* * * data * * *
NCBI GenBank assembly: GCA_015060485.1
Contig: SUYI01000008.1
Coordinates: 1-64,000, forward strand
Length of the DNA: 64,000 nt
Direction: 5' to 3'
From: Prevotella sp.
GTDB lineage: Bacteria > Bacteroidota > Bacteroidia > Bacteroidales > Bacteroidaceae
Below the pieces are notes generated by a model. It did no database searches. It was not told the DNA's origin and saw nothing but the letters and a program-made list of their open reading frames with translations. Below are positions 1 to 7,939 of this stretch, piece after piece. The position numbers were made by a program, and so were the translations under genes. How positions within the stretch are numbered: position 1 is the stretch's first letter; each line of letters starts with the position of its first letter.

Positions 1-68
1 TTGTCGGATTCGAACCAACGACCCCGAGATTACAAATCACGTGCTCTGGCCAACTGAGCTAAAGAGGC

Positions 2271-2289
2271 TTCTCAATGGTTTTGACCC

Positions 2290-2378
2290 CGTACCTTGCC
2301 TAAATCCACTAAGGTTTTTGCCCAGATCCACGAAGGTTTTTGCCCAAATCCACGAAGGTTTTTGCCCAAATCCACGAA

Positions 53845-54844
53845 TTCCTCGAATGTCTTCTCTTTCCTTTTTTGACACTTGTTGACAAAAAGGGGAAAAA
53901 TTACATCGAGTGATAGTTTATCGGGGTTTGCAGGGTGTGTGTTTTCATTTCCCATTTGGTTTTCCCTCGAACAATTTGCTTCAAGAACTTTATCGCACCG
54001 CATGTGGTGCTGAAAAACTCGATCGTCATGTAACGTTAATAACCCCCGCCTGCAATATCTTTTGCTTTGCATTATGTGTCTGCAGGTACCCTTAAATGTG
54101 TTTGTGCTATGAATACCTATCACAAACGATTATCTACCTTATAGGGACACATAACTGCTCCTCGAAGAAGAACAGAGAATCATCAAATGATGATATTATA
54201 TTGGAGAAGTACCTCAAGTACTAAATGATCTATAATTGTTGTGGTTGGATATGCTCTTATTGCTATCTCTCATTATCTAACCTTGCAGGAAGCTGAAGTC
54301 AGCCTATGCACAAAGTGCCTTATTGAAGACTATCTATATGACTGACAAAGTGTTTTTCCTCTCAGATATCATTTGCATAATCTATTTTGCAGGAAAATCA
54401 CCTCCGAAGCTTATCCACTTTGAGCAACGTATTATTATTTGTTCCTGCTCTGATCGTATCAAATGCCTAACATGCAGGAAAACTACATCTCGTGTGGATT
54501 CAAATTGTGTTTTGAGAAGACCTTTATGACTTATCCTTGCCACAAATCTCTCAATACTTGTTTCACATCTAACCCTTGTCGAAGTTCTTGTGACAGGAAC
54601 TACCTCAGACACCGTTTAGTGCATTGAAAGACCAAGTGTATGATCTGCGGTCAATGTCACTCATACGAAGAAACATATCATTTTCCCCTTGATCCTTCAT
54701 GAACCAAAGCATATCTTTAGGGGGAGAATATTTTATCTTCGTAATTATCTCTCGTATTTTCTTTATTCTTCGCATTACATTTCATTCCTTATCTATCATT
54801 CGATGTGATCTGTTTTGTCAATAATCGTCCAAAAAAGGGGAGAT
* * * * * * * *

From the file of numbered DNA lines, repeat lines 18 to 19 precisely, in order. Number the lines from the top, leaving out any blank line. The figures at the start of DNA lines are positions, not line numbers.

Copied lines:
53901 TTACATCGAGTGATAGTTTATCGGGGTTTGCAGGGTGTGTGTTTTCATTTCCCATTTGGTTTTCCCTCGAACAATTTGCTTCAAGAACTTTATCGCACCG
54001 CATGTGGTGCTGAAAAACTCGATCGTCATGTAACGTTAATAACCCCCGCCTGCAATATCTTTTGCTTTGCATTATGTGTCTGCAGGTACCCTTAAATGTG